Manjeet Mann adapts her multi award-winning novel Run, Rebel for Pilot Theatre’s latest show for young people, in a co-production with Mercury Theatre Colchester, Belgrade Theatre Coventry, Derby Theatre and York Theatre Royal.
Directed by Tessa Walker, this celebrated novel is brought to thrilling theatrical life in a new adaptation by the author, as it tells the story of Amber, a young girl deftly defining her place in the world, as she navigates a difficult homelife and bullying at school with sanctuary coming through her one escape of running and running fast.
Combining physical theatre and mesmerising visuals, the show is made specifically for audiences of 11+ and will be performed by a multi-talented ensemble. Run, Rebel will open to press at Mercury Colchester on Thursday 2 March before travelling to York, Derby, Coventry and Alnwick. Full details can be found here
Your adaptation of your novel Run, Rebel is heading out on tour, what can you tell us about the show?
Like the novel it is fast paced with elements of spoken word, movement, a beautiful score and dynamic performances.
What inspired you to write the book originally?
It is partly inspired by my own experiences growing up; the people, the places and the stories I was told, and it is partly inspired by my work in the community through my organisation Run The World. Run The World works to empower women and girls through running and storytelling.
I started writing Run, Rebel around the same time as I set up the organisation. Many of the women I was working with were survivors of domestic violence and hearing their brave, life changing stories, gave me the confidence to dig deep and share the story I wanted to tell, for my teenage self, who felt voiceless and disempowered.
And what made you want to turn it into a stage production?
I’m also an actress so I’m always looking at other forms a story can take. When I was writing Run, Rebel (the novel), I saw it visually and as a theatre piece almost immediately. I think verse lends itself to performance and once Tessa (the director) read it and said she also saw how it could work on stage, I knew there was something in it.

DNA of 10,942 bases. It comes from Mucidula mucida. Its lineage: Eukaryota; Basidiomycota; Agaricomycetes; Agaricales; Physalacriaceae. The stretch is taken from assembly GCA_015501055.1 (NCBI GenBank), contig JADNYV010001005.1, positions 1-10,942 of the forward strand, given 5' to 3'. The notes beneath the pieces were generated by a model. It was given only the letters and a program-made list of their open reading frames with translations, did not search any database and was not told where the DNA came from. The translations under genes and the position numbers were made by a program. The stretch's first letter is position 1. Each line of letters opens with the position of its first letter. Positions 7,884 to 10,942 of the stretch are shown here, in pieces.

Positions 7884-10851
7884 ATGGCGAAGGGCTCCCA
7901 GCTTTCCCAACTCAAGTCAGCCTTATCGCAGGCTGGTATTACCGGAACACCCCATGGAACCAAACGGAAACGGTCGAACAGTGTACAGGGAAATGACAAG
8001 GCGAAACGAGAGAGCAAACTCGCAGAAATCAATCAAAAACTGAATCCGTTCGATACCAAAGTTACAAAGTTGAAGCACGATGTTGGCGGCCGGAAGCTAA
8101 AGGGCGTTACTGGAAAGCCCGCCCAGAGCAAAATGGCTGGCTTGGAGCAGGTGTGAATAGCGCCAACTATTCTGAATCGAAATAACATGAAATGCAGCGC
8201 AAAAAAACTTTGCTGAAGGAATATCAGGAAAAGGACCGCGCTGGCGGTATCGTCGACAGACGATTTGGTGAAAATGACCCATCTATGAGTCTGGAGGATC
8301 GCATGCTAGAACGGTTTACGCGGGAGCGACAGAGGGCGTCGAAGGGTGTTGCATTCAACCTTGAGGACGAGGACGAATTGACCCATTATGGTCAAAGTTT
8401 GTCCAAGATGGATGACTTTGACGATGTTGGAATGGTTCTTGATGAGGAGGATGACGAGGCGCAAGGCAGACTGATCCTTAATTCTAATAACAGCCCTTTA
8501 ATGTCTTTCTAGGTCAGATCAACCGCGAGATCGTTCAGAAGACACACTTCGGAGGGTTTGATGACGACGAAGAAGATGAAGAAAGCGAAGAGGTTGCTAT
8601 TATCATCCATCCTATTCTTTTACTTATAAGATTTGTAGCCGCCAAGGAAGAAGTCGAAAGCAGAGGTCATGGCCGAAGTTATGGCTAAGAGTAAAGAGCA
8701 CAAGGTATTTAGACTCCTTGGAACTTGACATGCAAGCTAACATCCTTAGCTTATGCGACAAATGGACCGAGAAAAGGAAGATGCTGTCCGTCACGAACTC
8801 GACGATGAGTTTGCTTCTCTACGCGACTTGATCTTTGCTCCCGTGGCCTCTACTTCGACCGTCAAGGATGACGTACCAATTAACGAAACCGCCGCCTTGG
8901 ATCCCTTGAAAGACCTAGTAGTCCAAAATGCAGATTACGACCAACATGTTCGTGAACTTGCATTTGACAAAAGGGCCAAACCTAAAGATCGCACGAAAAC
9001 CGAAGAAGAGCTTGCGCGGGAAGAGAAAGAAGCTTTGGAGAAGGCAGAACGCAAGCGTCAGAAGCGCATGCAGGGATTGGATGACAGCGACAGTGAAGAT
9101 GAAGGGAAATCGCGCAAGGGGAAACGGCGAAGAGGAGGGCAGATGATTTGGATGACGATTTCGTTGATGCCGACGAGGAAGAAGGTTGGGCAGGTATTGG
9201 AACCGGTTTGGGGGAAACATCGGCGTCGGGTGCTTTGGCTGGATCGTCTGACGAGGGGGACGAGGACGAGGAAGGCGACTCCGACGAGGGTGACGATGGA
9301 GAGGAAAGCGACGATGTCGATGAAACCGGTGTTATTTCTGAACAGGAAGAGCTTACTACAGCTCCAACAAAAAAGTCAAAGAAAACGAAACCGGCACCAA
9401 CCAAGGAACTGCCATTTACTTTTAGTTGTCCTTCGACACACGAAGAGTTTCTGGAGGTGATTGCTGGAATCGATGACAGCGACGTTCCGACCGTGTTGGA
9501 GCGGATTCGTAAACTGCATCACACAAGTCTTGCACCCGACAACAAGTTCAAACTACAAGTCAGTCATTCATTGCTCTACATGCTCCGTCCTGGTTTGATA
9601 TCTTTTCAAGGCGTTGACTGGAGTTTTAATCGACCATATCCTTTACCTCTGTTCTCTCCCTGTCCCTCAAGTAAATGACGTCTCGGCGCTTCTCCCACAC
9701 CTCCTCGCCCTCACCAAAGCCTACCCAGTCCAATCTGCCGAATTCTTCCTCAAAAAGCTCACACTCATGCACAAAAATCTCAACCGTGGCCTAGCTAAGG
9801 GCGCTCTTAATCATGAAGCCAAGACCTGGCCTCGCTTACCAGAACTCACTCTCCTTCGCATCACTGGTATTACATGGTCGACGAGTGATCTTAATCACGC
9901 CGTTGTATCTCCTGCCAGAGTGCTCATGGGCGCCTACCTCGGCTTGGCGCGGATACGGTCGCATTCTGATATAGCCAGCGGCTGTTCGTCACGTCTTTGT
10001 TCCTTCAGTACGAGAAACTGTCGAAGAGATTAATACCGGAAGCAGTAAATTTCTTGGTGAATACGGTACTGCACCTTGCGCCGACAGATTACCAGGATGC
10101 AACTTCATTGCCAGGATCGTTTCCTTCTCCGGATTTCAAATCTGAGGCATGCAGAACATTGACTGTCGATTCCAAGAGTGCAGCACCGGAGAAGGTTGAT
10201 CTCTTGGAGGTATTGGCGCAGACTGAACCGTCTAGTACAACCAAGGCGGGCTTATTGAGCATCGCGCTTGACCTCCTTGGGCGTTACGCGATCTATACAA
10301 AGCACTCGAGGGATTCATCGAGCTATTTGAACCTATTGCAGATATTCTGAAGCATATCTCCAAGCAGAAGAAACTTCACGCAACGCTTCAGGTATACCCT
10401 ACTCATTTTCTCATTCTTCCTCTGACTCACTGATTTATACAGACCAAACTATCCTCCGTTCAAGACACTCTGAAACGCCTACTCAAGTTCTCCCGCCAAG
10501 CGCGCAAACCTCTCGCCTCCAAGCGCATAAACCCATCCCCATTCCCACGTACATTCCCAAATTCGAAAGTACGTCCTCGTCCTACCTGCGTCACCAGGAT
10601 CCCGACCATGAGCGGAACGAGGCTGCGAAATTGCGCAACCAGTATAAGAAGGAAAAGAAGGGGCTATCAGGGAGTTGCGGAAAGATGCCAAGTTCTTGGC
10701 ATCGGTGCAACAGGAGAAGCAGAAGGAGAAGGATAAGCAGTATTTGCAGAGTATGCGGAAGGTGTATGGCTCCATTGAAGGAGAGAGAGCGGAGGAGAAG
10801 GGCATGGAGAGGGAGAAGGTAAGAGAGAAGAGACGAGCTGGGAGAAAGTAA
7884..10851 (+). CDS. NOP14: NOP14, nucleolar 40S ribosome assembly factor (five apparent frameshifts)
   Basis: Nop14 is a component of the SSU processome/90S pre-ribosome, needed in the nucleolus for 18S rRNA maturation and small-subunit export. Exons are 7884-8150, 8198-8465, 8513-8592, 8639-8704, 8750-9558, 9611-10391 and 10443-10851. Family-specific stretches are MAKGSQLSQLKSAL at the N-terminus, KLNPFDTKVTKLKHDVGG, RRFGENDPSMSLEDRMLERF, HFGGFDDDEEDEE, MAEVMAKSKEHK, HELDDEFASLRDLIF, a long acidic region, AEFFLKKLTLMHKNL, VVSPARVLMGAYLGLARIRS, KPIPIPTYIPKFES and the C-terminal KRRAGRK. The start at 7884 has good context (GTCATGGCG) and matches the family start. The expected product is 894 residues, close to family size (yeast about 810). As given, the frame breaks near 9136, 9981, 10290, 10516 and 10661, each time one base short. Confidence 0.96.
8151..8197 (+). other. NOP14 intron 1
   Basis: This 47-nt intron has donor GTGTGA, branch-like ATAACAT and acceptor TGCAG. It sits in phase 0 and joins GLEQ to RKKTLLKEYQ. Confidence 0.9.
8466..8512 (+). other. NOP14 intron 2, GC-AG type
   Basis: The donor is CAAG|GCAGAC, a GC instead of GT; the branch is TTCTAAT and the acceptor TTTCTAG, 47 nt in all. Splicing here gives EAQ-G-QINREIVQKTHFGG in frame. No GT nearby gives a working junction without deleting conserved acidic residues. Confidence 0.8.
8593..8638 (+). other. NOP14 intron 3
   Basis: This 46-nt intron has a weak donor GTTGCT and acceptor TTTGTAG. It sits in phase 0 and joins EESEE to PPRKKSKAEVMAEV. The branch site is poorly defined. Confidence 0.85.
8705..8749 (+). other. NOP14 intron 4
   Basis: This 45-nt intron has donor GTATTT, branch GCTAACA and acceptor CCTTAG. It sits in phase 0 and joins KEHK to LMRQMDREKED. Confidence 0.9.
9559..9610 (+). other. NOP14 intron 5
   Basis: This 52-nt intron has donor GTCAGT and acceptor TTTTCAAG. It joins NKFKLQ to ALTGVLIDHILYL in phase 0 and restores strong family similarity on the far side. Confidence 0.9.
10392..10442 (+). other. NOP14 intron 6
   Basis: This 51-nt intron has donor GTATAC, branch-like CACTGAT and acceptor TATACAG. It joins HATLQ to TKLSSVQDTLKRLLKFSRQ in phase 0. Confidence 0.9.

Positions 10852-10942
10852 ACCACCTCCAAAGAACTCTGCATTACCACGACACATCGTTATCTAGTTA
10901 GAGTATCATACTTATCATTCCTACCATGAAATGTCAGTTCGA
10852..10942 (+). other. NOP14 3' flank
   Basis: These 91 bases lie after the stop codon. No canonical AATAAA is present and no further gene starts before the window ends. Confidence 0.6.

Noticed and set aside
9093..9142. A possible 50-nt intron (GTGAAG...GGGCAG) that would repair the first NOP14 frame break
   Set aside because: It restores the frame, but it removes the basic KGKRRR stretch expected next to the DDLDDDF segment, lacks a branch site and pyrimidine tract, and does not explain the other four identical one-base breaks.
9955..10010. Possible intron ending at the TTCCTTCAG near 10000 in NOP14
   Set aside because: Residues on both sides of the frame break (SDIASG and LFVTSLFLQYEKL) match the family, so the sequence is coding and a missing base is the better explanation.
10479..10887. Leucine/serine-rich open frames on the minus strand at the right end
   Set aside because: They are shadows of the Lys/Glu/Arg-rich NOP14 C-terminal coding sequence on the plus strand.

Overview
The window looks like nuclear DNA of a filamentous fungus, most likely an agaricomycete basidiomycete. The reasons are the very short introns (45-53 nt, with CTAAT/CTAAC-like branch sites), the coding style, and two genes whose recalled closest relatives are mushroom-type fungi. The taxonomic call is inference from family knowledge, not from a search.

Spoken word and theatre often live separately, so to bring the two together was something that excited both myself and Tessa.
What did you find was the biggest challenge in adapting Run, Rebel?
I think being so close to the material isn’t always helpful. In the beginning I found it difficult to move away from the structure of the novel and allow the story to live differently on stage. What drives the novel, doesn’t necessarily drive a live performance so it was tricky at first figuring out what the language of a live version would be compared to the language of the novel. I believe we’ve got there after many drafts! It’s been a difficult but brilliant journey.
Why do you think it’s so important that this kind of theatre exists for young adults?
We know of the transformative effects theatre can have on anyone regardless of age, but theatre crafted for young people in mind, with characters and situations they recognise and see themselves in, can be empowering and life changing. At same time seeing characters and situations they don’t recognise helps build empathy and understanding.
What would you say to anyone thinking of booking to see Run, Rebel?
Do it! It’s not like anything you’ll have seen in the theatre before.